Account Based Marketing/Selling—“Account Based Everything” is all the rage right now. Some very smart colleagues, including Craig Rosenberg and Matt Heinz are real leaders in helping organizations develop and implement their Account Based Marketing Strategies.

But despite all that I read, I’m really confused. Perhaps you can set me straight.

  1. Target the right accounts. I understand that we want to identify and target the right accounts. These seem to be the accounts that have the problems that we are expert at solving with our products and solutions.
  2. Target the right people within the accounts (personas). I’ve learned that we have to identify the people in our accounts that have these problems or are most concerned about these problems. For example, if I sell financial systems, I’d obviously target CFO’s, controllers, treasurers. I’d probably not have the CMO or VP of Manufacturing as a target persona.
  3. Understand their strategies and priorities as a company, within their organization, and their personal drivers. We need to tailor or personalize our communications–marketing/selling–to be specific and relevant to what their companies are trying to achieve, what their function is trying to achieve, and what they (or similar personas) are trying to achieve. For example, I probably wouldn’t try going to a food processing company and talk about how my semiconductor wafer processing system would be helpful to them (even though food processing companies may be making wafers of a different type—sorry, it’s that perverse humor that I can’t restrain).
  4. Tune everything we do in our marketing programs and sales approaches to 1,2, and 3, being as specific and focused as we can to the account. As an example, I’d have slightly different messaging, communications, and engagement strategies to two different food processing companies.

I know there is a lot more to it, but at a high level that’s my understanding of Account Based Marketing/Selling.

Now here’s where I’m confused, Isn’t this what we should be seeking to do with 100% of our communications and engagement strategies and everyone we are reaching out to?

Aren’t we supposed to be tailoring everything we do, as much as we possibly can to the needs, priorities, business drivers, concerns of the people we are trying to reach?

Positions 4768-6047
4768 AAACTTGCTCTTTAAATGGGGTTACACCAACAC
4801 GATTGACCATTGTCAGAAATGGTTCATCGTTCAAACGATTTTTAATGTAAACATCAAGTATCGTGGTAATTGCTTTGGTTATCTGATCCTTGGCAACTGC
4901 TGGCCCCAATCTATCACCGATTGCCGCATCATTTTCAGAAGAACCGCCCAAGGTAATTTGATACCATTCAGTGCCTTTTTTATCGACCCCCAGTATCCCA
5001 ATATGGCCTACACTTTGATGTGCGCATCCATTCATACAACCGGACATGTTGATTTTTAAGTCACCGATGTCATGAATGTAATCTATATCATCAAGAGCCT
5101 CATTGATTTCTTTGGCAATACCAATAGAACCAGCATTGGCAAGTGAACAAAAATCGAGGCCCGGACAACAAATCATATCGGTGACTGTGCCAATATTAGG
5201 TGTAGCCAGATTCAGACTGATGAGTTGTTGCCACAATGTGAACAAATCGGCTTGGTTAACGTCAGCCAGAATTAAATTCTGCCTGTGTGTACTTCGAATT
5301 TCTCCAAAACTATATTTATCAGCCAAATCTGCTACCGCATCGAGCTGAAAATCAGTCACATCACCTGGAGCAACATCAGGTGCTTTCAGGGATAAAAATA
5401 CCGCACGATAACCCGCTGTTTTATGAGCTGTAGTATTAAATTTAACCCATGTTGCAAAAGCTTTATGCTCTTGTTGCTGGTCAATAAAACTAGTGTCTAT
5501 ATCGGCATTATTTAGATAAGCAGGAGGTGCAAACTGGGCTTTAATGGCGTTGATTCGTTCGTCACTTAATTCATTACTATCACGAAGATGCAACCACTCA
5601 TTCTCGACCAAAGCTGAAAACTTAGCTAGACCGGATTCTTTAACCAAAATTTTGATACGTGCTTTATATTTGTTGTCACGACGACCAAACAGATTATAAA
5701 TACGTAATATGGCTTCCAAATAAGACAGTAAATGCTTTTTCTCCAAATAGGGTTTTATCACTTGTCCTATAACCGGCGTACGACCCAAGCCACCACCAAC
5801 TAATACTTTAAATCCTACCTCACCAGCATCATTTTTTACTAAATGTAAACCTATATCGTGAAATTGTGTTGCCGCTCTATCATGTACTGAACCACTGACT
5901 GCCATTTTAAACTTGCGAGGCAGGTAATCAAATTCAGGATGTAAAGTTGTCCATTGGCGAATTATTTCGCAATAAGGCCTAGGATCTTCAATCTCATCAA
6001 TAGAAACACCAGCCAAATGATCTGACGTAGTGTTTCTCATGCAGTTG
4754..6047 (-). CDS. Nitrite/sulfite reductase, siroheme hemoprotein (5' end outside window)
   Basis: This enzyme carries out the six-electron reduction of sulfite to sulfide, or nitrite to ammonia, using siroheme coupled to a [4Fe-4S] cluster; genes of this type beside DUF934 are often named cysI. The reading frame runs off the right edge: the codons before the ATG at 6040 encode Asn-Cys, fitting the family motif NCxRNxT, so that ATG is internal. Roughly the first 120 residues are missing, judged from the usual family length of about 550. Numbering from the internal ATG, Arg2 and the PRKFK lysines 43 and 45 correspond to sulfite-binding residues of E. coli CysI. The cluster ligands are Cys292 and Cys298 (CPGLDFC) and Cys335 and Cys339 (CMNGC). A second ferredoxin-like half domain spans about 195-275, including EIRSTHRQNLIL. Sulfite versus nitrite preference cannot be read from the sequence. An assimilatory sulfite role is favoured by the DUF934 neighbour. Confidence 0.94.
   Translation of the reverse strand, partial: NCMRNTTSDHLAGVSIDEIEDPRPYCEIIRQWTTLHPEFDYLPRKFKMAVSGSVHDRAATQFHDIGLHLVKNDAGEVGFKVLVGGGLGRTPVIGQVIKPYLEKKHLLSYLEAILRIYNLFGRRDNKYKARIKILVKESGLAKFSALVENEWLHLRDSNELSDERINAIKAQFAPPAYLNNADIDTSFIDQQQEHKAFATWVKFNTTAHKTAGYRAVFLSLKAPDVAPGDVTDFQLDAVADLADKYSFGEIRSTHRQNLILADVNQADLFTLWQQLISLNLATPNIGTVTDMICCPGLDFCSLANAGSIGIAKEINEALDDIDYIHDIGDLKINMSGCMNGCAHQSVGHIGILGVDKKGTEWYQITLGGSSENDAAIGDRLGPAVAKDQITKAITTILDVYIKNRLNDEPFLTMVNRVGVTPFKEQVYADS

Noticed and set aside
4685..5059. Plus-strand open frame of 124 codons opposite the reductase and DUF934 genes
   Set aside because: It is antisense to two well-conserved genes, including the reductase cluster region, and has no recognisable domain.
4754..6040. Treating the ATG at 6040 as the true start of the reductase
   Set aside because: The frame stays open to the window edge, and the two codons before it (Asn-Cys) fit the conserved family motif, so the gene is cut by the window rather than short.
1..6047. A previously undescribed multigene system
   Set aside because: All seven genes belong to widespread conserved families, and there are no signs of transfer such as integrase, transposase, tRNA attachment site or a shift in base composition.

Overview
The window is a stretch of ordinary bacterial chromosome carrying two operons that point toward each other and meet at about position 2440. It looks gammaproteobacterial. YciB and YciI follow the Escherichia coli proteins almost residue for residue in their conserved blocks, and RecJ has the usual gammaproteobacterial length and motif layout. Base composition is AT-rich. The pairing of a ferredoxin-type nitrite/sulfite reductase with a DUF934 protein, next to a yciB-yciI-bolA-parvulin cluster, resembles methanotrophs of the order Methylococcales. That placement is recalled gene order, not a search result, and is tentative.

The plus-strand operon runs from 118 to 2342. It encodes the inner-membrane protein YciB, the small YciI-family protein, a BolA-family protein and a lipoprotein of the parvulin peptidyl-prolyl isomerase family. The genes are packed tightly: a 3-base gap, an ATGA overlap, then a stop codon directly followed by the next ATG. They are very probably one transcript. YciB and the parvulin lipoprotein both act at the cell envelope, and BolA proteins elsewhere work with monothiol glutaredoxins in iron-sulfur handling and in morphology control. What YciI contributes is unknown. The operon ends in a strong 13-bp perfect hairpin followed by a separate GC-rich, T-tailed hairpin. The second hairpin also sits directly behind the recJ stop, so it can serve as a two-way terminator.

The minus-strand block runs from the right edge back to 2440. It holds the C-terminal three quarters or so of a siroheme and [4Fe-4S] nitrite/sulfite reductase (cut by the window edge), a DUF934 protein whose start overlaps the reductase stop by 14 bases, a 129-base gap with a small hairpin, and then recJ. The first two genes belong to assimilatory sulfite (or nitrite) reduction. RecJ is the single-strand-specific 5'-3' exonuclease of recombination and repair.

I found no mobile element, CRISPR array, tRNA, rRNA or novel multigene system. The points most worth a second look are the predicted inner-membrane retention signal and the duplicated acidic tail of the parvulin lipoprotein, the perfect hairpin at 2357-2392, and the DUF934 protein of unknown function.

See, I think I get account marketing/selling–it’s really about personalization and relevance, all the time.

Perhaps, I’m really confused about all our other marketing efforts. I thought that personalization and relevance is what modern marketing is all about. We certainly have the tools and capabilities to slice and dice our lists in innumerable ways, by industry, company size, location, business drivers, persona, past engagement, business maturity, recent changes, and on and on and on. While we may not know specific strategies and priorities, through these tools, complemented by analytics, we can make some very informed guesses to more closely tailor what we communicate and how we engage these people.

It may not be quite as personalized and tailored as an account based approach (e.g. “We saw your market cap plunge by 17.25% on November 10, we can help you…..”), but the tools and technologies enable us to get reasonably close, (e.g. CFO’s in food service are saying these are the most critical issues…. obviously sending these to CFO’s in food service companies and not semiconductor companies).

But the implication in the excitement around Account Based Marketing/Selling, is that our other marketing programs aren’t doing this. Our other marketing programs aren’t segmenting and tailoring their messages, they aren’t focused on relevance.

Now the light bulb is going off in my head. Perhaps this explains the dozens of meaningless, irrelevant, unfocused messages that fill my Inbox every day. Perhaps, that explains 95% of the phone calls that I now ignore.

It turns out Account Based Marketing/Selling is a movement to do what Marketing has the capability of doing already, but simply isn’t.

Maybe all our sales and marketing would be much more effective if we simply apply Account Based Marketing/Selling principles to everything we do.

Yeah, I know I’m overstating it a little, but not by much.

Am I missing something?